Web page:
The following article is a part of conference coverage from the 2019 American College of Rheumatology/Association of Rheumatology Professionals (ACR/ARP) Annual Meeting, being held in Atlanta, Georgia. The team at Rheumatology Advisor will be reporting on the latest news and research conducted by leading experts in rheumatology. Check back for more from the 2019 ACR/ARP Annual Meeting.
ATLANTA — Patients with axial spondyloarthritis (axSpA) with a history of inflammatory bowel disease (IBD) or psoriasis may have increased disease activity and functional impairment, whereas history of uveitis displays no major effect, according to research results presented at the 2019 American College of Rheumatology/Association of Rheumatology Professionals (ACR/ARP) Annual Meeting, held November 8 to 13, 2019, in Atlanta, Georgia. However, recent uveitis showed an unexpected association with lower disease activity.
Although uveitis, psoriasis, and IBD are common in axSpA, their effect on musculoskeletal manifestations and functional status remains unclear. Consequently, researchers assessed the differences between patients with and without uveitis, psoriasis, and IBD were assessed in a population-based cohort of 1729 patients with axSpA (mean age, 55.9 years; 46.1% women).
A stratified random sample of patients with axSpA received a survey on demographic, socioeconomic, and disease-related parameters, including history of uveitis, psoriasis, and IBD. Survey data were linked to health insurance data that gathered additional information on recent/current occurrence (within 1 year) of uveitis, psoriasis, and IBD, including drug prescriptions and nonpharmacologic treatment.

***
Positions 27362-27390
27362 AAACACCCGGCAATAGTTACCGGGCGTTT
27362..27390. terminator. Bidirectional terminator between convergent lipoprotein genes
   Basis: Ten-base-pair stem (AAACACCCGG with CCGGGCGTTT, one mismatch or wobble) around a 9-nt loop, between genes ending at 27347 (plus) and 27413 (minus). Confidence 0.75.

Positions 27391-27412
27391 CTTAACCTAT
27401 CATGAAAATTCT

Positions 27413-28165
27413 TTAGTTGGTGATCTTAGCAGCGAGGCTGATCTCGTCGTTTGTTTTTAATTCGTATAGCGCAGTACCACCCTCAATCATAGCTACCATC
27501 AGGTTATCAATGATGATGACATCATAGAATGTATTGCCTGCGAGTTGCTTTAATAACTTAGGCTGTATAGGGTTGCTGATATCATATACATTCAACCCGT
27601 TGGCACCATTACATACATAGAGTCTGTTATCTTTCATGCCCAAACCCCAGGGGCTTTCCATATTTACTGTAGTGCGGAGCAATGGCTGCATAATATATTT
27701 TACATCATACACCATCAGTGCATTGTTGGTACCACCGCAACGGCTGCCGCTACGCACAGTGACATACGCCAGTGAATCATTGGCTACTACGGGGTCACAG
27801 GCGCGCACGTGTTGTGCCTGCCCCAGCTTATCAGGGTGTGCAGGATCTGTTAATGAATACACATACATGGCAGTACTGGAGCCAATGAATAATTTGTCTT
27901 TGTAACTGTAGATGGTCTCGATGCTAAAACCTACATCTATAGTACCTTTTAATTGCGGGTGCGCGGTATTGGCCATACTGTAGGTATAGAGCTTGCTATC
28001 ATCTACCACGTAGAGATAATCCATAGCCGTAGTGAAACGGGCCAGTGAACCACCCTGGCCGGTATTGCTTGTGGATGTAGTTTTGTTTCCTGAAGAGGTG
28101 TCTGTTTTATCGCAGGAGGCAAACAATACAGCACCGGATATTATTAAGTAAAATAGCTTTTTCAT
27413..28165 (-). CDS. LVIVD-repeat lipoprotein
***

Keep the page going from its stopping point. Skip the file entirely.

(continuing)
After adjustment for other relevant parameters, separate multivariate linear regression models were calculated to determine the effect of uveitis, psoriasis, and IBD on disease activity and functional impairment. Statistical analyses revealed the following prevalence for recent (ever) uveitis, psoriasis, and IBD: 9% (27%) of the patients had recently (ever) uveitis, 10% (15%) had recently (ever) psoriasis, and 6% (9%) had recently (ever) IBD. Furthermore, among 1.6% (6.9%) of patients, 2 of these conditions were recently (ever) present, and in 0% (0.5%) of the patients, all 3 conditions were recently (ever) present.
Researchers concluded that history of IBD was linked with higher disease activity, while history of psoriasis was significantly associated with both higher level of disease activity and functional impairment. However, neither recent IBD nor psoriasis showed a strong association with disease activity and functional status.
History of uveitis showed no strong association with disease activity and functional status, yet recent uveitis was significantly associated with lower disease activity according to the Bath Ankylosing Spondylitis Disease Activity Index.
Disclosure: Several study authors declared affiliations with the pharmaceutical industry. Please see the original reference for a full list of authors’ disclosures.
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Redeker I, Callhoff J, Hoffmann F, Haibel H, Sieper J, Zink A, Poddubnyy D. Is there an impact of uveitis, psoriasis and inflammatory bowel disease on musculoskeletal disease activity and function in axial spondyloarthritis? Presented at: 2019 ACR/ARP Annual Meeting; November 8-13, 2019; Atlanta, GA. Abstract 579.
This article originally appeared on Rheumatology Advisor